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« Reply #16 on: March 05, 2009, 12:59:34 AM »
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Quote from: ChrisJR
Please excuse my language but I bought a WD My Book HDD just a month ago and the f**king thing has failed already, with all of my data on it!!! (I was in the process of transferring and backing up all my data to a couple hdd's).

What's the best way of recovering data? I contacted WDD and the w*nkers told me I have to pay for a data recovery service, even though I only bought it one month ago.

Are there are cheap or free software packages available online for recovering said data?

I'm massively pissed off about this and I really need help on this urgently.

Thanks
Chris

nick-t mentioned moving the drive to a different enclosure...if it's not too difficult to open the My Book I'd try that...or into a tower...not sure if it's a 3.5" drive or not...but I've read where it's the hardware that can fail on these units and the drive itself is fine...

for my own back up I bought a Burly 5 bay enclosure...each bay has it's own fan and the entire unit has two bigger fans in back all in an effort to keep the drives cool...that's supposed to be important in keeping drives alive and well...I've just got mine as jbod and use carbon copy cloner to back up from one drive to another...I've also got one enclosure I bought from OWC, a mercury elite pro that's supposed to use the aluminum case itself to transfer heat, but I don't keep that running for too long...just back up files and shut it down...the Burly runs pretty much 24/7...

Chris...good luck getting your data recovered...
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ChrisJR
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« Reply #17 on: March 05, 2009, 09:41:40 AM »
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Quote from: momo2
nick-t mentioned moving the drive to a different enclosure...if it's not too difficult to open the My Book I'd try that...or into a tower...not sure if it's a 3.5" drive or not...but I've read where it's the hardware that can fail on these units and the drive itself is fine...

for my own back up I bought a Burly 5 bay enclosure...each bay has it's own fan and the entire unit has two bigger fans in back all in an effort to keep the drives cool...that's supposed to be important in keeping drives alive and well...I've just got mine as jbod and use carbon copy cloner to back up from one drive to another...I've also got one enclosure I bought from OWC, a mercury elite pro that's supposed to use the aluminum case itself to transfer heat, but I don't keep that running for too long...just back up files and shut it down...the Burly runs pretty much 24/7...

Chris...good luck getting your data recovered...
Thanks for the insight into what you use. Something like the Burly would be ideal. To have an enclosure with removable drives with individual fans sounds like the best long term solution. However, I need a system that I can use from various Mac computers, including desktop and laptops. What's the best but decent value solution?


I looked at the Drobo's and they seem pretty decent but are they good value? Also the OWC products look really nice. Are their products worth looking at

Thanks
Chris
« Last Edit: March 05, 2009, 09:45:09 AM by ChrisJR » Logged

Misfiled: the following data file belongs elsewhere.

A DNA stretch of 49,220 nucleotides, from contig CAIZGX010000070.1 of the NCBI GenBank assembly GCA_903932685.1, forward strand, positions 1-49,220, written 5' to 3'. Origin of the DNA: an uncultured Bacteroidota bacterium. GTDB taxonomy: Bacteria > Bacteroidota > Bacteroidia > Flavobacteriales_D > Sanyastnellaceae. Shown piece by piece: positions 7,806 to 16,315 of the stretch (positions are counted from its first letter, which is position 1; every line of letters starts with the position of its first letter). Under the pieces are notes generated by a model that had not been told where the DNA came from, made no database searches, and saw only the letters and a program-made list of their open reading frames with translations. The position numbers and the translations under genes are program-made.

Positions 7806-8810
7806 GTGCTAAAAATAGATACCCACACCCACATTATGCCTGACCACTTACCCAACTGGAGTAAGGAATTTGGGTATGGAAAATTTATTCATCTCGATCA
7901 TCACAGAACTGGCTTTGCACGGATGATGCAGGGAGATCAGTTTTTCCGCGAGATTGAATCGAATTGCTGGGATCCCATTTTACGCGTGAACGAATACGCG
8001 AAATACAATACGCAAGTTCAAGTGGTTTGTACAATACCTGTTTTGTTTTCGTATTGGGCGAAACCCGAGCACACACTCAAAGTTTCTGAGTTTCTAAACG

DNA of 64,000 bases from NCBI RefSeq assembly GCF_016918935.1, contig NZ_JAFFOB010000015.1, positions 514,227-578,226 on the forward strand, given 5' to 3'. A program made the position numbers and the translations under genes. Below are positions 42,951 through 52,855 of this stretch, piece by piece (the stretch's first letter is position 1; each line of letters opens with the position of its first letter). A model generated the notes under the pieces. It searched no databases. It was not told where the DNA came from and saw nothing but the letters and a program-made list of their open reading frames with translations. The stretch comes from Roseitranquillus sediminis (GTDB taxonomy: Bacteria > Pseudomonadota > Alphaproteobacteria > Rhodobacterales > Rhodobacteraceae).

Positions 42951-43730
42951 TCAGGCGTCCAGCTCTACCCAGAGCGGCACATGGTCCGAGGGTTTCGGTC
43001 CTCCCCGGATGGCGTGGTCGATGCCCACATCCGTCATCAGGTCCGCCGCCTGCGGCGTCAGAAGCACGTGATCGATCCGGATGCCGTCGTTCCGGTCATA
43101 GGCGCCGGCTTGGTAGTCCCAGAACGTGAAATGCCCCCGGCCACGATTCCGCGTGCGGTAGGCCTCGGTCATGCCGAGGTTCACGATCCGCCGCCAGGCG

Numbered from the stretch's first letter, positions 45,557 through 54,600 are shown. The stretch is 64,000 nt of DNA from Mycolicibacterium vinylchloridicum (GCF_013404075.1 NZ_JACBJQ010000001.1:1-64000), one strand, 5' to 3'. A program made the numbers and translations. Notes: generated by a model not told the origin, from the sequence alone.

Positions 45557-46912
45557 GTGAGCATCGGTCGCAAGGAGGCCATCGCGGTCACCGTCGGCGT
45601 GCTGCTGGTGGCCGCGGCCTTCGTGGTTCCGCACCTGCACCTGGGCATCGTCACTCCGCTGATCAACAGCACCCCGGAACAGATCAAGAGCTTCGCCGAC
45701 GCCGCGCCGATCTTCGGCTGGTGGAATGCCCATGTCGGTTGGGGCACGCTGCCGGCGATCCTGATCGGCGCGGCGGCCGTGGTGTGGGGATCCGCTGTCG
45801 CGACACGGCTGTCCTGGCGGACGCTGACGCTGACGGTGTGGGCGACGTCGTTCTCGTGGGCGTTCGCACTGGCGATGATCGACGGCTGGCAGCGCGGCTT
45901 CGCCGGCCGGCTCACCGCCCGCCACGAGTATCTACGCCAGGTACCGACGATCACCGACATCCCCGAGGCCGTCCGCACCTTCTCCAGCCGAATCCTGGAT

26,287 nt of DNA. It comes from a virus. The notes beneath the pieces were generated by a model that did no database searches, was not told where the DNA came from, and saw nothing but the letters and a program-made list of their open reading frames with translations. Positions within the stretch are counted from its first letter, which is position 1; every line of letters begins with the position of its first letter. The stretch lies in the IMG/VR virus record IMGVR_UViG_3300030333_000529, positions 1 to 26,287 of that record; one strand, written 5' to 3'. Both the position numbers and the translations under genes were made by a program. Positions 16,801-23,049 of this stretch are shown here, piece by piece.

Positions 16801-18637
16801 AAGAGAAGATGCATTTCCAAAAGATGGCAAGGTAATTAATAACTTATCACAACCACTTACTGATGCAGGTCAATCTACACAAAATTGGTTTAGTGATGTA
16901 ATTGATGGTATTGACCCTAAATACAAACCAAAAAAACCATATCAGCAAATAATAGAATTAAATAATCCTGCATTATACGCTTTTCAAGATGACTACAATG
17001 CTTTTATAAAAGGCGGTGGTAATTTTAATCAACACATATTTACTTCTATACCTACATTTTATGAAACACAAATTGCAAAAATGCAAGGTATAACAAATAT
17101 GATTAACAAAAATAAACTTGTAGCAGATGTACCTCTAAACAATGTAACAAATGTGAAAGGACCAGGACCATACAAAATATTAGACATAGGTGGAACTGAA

Morris Taub
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« Reply #18 on: March 05, 2009, 09:57:02 AM »
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Quote from: ChrisJR
Thanks for the insight into what you use. Something like the Burly would be ideal. To have an enclosure with removable drives with individual fans sounds like the best long term solution. However, I need a system that I can use from various Mac computers, including desktop and laptops. What's the best but decent value solution?


I looked at the Drobo's and they seem pretty decent but are they good value? Also the OWC products look really nice. Are their products worth looking at

Thanks
Chris


I felt the Burly was right for my needs right now and the price for what you get seems good to me...I have it attached via the lycom express34 card to my macbook pro and it's been working great...if/when I get a new mac pro I can put a card in there that will work with the esata connection...I do think the Burly can be ordered as a firewire interface too, though I'm not sure...mine is esata...the owc enclosure I bought has multiple connections and I can boot from it via firewire...you can't boot from the esata enclosure...

for my set up right now it's just right...I can upgrade the drives as i need, have the backups on shelves to pop in and out as needed...it's a lot of storage for me and it's relatively easy...you gotta do the research yourself to see if this is right for your workflow...check out the burly site...and macgurus has a forum where you can ask any questions about the setups offered...here, here's a link...

http://www.macgurus.com/info/storehome.php

and i'm not affiliated with them in any way...just a happy customer...

M

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ChrisJR
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« Reply #19 on: April 25, 2009, 06:46:57 AM »
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Just an update to my previous posts, I've now recovered the data from the damaged hard drive. I initially tried Data Rescue II but it was horrendously slow, took over 24 hours to scan the damaged drive, but also didn't find everything.

In the end I used Stellar Phoenix which is superb. It scanned the drive within seconds, found absolutely everything, and file recovery takes seconds per file.

Now everything has been copied / backed-up several times. Big lesson learnt!